Two new approaches to help diagnose lung cancer could enable doctors to determine which patients need surgery, which is often highly invasive and potentially dangerous. Researchers at Vanderbilt University have identified a set of molecular biomarkers, some found in blood and some in biopsied tissue, that improved the accuracy of lung-cancer diagnosis in tissue and blood samples from patients whose diagnosis had already been confirmed with surgery. Larger clinical trials of the biomarkers are now needed to determine the power of the tests to diagnose patients whose lung-cancer status is not yet known.
Lung cancer presents a serious challenge to oncologists. While it is responsible for the greatest number of cancer-related deaths in the United States–there are approximately 215,020 new cases per year and 161,840 deaths–“there is no screening and no early-detection tools validated to reduce mortality,” says David Carbone, an oncologist at the Vanderbilt-Ingram Cancer Center, in Nashville, TN. By the time symptoms appear, the cancer is usually at an advanced stage and very difficult to treat. “If we could change those ratios slightly, we’re talking about saving 10,000, 20,000, maybe 50,000 lives,” says Carbone.
To diagnose lung cancer, patients typically undergo x-ray or CT scans to detect abnormal growths on the lungs. However, highly sensitive CT scans can detect small nodules that may or may not be cancerous. Physicians must then decide whether to send the patient for surgery, which often involves cutting open the chest, or take a more conservative approach and recommend another scan in six months. A recent study found that as many as one in five people diagnosed with lung cancer did not in fact have it and underwent surgery unnecessarily.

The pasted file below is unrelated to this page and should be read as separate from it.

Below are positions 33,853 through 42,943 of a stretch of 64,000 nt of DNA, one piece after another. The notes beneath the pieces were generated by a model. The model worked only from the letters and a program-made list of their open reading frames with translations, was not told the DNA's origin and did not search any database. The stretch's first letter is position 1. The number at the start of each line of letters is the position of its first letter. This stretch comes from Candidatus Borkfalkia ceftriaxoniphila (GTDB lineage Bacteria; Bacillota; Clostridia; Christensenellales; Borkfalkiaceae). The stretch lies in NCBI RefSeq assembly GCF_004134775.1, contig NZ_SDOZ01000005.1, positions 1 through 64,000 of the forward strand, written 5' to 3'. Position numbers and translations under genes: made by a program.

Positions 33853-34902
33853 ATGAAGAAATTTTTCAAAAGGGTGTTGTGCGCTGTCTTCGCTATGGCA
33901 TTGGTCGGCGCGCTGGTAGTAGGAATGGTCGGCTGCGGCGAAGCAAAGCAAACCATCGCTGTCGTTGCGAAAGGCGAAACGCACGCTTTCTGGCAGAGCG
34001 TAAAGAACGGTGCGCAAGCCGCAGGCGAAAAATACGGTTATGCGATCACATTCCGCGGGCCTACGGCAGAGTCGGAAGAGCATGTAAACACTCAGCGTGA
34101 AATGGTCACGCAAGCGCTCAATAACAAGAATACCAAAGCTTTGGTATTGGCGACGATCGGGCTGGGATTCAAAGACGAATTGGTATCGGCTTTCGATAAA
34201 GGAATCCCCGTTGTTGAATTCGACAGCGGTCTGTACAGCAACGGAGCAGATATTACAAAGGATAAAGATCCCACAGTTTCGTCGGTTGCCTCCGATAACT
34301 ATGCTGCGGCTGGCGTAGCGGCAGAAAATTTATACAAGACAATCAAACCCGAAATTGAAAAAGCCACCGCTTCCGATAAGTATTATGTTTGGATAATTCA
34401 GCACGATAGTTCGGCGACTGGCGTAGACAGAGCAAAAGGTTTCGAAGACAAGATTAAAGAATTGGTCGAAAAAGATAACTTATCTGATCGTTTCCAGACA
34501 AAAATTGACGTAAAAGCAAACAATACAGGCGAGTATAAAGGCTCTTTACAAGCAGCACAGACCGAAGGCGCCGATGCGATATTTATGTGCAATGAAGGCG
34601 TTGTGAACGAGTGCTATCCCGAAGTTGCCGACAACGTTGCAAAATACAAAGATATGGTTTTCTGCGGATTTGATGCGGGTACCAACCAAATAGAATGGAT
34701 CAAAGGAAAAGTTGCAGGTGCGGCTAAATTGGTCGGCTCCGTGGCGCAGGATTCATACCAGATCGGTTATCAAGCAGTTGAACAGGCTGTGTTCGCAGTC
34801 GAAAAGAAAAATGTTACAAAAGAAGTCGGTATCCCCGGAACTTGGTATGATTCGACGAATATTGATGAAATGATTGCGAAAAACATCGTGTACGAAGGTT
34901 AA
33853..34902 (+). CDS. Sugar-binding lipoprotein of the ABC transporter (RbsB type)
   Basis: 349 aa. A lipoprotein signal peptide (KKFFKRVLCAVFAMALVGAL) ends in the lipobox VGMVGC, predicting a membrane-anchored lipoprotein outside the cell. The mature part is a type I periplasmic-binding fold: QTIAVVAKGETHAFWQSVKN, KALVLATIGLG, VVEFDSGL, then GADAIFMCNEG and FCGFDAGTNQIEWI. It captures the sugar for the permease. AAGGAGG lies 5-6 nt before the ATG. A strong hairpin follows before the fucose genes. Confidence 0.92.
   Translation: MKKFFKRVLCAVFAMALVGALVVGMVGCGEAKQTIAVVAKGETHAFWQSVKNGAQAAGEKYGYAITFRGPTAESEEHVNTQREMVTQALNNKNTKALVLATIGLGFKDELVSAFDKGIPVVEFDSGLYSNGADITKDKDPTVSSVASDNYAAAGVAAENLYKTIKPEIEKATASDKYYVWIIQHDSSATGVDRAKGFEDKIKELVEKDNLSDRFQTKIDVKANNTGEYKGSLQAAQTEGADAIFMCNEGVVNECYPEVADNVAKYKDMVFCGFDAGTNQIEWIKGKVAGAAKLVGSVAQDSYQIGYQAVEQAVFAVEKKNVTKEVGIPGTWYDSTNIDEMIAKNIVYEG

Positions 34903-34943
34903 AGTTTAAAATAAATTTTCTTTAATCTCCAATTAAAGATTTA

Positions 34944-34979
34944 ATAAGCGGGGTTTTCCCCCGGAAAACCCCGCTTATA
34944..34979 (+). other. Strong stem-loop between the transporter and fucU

This issue may soon become an even bigger problem. In an attempt to diagnose lung cancer earlier, a large nationwide study is under way to determine if screening heavy smokers with CT scans can reduce death rates. “If studies show that early CT scanning can help find cancers earlier, then more and more patients will come into doctor’s offices with difficult to interpret scans,” says Pierre Massion, a pulmonary physician at Vanderbilt. “CT scans can give lots of false positives, so we need a companion test that is highly specific.”
Tumors shed cells into the blood or sputum, signs of which could theoretically be picked up in noninvasive tests. But finding biomarkers that can aid in diagnosis of lung cancer has been challenging. “In the past, we have tried to look in the blood for differences between healthy people and cancer patients,” says Carbone. “We’ve had some success, but it’s not as specific as we would like.” So researchers are now looking for markers specific to tumor cells, and then determining whether those markers are detectable in blood.
Using mass spectrometry to identify tumor-derived proteins, scientists have so far identified a promising set of candidate biomarkers. In a study of tissue samples from about 100 patients, researchers found that adding the blood test to standard imaging tests could more accurately diagnose lung cancer. In a second study, researchers used a genetic analysis technique called array CGH, which detects small structural variations, such as extra copies of a piece of the genome, to identify a number of variations found specifically in the very early stages of lung cancer.
The researchers then designed a diagnostic test to detect four of the cancer-specific structural variations. In a similar retrospective study of tissue samples, researchers found that the new test improved the odds of correctly diagnosing the disease. The downside to this approach, however, is that it requires a biopsy to get tumor-cell samples, which is more invasive than a simple blood test.
Massion and his collaborators are now studying the genes affected by these variations for clues to their role in lung cancer. They would also like to identify biomarkers that can distinguish dangerous cancers from potentially less troublesome ones. Several studies show that early screening can detect small cancers, which scientists had assumed were precursors to the larger cancers seen in patients in later stages of the disease. However, the results of these studies suggest that “the cancers detected very early on seem to be biologically distinct from those detected later,” says Massion. If that is the case, a wait-and-see approach may be more suitable for these smaller cancers than invasive surgery.